Will Sarabjeet be spared the gallows under plans to commute death sentences?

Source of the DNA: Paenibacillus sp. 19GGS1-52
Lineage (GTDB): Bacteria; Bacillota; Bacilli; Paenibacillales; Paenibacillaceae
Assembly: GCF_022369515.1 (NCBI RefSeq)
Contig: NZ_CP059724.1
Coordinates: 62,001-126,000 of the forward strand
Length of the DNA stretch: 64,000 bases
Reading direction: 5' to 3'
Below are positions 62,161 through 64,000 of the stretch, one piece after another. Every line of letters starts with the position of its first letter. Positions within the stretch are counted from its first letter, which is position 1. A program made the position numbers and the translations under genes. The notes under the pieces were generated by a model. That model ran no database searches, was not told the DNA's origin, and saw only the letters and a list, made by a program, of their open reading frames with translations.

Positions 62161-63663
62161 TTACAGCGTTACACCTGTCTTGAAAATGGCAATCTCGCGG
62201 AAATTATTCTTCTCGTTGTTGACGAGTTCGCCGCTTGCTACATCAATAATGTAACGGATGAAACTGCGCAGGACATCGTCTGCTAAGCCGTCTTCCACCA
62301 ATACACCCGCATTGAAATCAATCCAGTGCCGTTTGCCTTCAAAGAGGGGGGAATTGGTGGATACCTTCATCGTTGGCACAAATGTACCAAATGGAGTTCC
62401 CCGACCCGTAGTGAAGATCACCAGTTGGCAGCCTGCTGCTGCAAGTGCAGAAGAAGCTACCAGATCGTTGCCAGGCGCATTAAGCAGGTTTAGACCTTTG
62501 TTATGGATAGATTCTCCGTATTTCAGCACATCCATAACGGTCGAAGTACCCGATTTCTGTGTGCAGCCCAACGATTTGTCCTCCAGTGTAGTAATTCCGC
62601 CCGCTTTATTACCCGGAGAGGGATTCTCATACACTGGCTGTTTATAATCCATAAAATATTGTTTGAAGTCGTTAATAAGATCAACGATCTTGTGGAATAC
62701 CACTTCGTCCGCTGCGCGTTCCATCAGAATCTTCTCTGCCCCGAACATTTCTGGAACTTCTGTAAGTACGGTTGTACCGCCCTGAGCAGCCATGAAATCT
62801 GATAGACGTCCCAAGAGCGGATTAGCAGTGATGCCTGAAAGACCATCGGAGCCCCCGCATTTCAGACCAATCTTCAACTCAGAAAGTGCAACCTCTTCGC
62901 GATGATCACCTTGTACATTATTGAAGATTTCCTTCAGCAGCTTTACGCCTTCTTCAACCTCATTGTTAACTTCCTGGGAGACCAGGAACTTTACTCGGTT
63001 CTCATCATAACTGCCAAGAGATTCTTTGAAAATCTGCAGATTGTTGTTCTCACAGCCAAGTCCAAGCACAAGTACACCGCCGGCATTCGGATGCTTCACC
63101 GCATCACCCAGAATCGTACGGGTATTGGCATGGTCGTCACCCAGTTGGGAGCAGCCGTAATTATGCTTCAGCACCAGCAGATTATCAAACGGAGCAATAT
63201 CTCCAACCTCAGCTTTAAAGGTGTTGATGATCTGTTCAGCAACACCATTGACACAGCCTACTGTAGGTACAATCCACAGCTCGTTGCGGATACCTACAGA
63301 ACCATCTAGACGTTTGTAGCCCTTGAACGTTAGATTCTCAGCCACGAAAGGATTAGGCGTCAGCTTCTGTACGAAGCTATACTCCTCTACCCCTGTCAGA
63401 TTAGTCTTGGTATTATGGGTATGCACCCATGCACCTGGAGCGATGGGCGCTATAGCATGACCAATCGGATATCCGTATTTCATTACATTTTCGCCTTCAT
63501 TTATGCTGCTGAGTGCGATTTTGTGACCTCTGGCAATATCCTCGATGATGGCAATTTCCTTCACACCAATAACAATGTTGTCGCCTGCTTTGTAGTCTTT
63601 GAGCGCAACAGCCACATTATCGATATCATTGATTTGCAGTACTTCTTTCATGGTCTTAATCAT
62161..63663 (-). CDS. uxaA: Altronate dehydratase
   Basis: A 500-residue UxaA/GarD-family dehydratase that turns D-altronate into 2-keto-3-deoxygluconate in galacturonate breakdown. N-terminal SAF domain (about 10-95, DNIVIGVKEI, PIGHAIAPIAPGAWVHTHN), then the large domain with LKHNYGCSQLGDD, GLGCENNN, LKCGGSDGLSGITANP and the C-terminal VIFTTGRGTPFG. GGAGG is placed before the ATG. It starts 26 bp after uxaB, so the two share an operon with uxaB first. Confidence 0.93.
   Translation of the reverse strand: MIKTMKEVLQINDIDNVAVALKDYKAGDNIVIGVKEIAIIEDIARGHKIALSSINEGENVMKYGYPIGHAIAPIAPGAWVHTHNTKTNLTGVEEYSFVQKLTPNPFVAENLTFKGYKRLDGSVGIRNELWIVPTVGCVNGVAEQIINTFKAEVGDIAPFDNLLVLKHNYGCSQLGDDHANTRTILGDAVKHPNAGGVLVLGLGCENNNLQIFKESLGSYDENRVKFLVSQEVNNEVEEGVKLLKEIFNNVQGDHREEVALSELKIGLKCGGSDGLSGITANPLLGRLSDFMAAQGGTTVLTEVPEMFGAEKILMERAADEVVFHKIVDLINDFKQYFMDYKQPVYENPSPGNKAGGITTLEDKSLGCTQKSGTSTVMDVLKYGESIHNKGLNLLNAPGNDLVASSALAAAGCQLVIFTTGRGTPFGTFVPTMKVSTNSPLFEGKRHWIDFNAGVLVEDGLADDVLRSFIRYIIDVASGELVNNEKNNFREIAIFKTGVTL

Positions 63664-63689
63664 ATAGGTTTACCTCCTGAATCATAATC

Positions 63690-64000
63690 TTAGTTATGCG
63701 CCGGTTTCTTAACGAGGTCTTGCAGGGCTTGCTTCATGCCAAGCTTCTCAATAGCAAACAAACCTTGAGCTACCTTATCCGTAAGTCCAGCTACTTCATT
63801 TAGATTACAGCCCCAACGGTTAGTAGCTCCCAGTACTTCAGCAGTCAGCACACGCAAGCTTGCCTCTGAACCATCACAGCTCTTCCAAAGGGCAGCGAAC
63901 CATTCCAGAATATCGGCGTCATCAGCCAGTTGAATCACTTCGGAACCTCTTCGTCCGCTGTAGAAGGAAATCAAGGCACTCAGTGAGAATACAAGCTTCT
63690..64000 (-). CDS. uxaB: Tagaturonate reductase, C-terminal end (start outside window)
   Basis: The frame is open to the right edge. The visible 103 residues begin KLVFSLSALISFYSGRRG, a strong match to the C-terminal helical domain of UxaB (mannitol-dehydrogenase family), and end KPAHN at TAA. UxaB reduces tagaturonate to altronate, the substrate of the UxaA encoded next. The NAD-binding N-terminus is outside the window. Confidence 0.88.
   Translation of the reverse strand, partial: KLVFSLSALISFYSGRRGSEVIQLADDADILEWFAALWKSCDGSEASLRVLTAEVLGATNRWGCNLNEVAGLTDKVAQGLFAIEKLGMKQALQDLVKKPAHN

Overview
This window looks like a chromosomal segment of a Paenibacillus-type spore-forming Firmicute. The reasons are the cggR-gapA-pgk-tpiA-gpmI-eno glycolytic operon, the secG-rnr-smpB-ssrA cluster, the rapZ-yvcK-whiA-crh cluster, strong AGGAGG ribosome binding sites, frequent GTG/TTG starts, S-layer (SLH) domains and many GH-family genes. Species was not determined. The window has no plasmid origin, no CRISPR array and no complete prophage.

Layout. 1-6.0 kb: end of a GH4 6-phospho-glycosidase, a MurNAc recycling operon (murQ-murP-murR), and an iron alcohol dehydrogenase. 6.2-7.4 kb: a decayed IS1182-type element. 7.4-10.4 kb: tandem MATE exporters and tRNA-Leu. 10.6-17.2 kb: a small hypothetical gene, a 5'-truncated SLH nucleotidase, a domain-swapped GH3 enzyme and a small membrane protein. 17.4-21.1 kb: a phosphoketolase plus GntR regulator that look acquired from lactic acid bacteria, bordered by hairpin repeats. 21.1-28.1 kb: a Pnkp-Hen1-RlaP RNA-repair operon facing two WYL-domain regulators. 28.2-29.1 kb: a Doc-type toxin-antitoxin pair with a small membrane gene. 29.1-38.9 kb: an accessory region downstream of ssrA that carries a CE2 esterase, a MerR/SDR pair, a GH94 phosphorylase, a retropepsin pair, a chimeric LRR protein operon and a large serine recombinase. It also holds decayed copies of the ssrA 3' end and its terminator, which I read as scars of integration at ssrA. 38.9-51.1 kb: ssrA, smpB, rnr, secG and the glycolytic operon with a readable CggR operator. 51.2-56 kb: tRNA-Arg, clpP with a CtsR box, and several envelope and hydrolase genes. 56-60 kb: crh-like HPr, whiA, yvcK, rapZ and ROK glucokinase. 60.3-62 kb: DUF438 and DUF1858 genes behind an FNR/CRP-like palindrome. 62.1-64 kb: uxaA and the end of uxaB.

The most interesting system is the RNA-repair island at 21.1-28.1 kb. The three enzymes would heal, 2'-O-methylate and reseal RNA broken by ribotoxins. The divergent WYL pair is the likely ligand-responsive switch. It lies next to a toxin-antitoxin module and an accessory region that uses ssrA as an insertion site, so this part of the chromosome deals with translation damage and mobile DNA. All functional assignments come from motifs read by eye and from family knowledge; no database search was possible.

The Pakistan government is considering commuting death sentences, but such a step may not help the cause of Sarabjeet Singh, the Indian inmate who has been awarded a death sentence by a Lahore anti-terrorism court in October 1991. Interior Advisor Rehman Malik said the government has sent a draft to the law division seeking legal opinion on the proposal to commute death sentences. Rehman, however, said that even if the proposal is accepted there would be no mercy for terrorists. "They (terrorists) will have to face the death penalty," The Dawn quoted Malik, as saying. According to an estimate there are 7000 death inmates in Pakistan at present. Pakistan security agencies have maintained that Singh had admitted that he was sent to Pakistan to carry out serial bomb blasts in Lahore, Faislabad, and Kasur, and was trained by the Indian Army, and the Research and Analysis Wing (RAW). Singh was awarded the death sentence by a Lahore anti-terrorism court in October 1991. He challenged the verdict in the Supreme Court, however, the apex court quashed his appeal in September, 2005, saying that the review petition was not filed within the time period as mentioned in the law. In March 2006, a two member Supreme Court bench dismissed Singh's petition against his conviction in the Lahore's Yakki Gate bomb blast in 1990. Singh has been languishing in Pakistan jails for the last 28 years, as Pakistan has stonewalled release even on humanitarian grounds, despite continuous efforts by Indian diplomatic channels.

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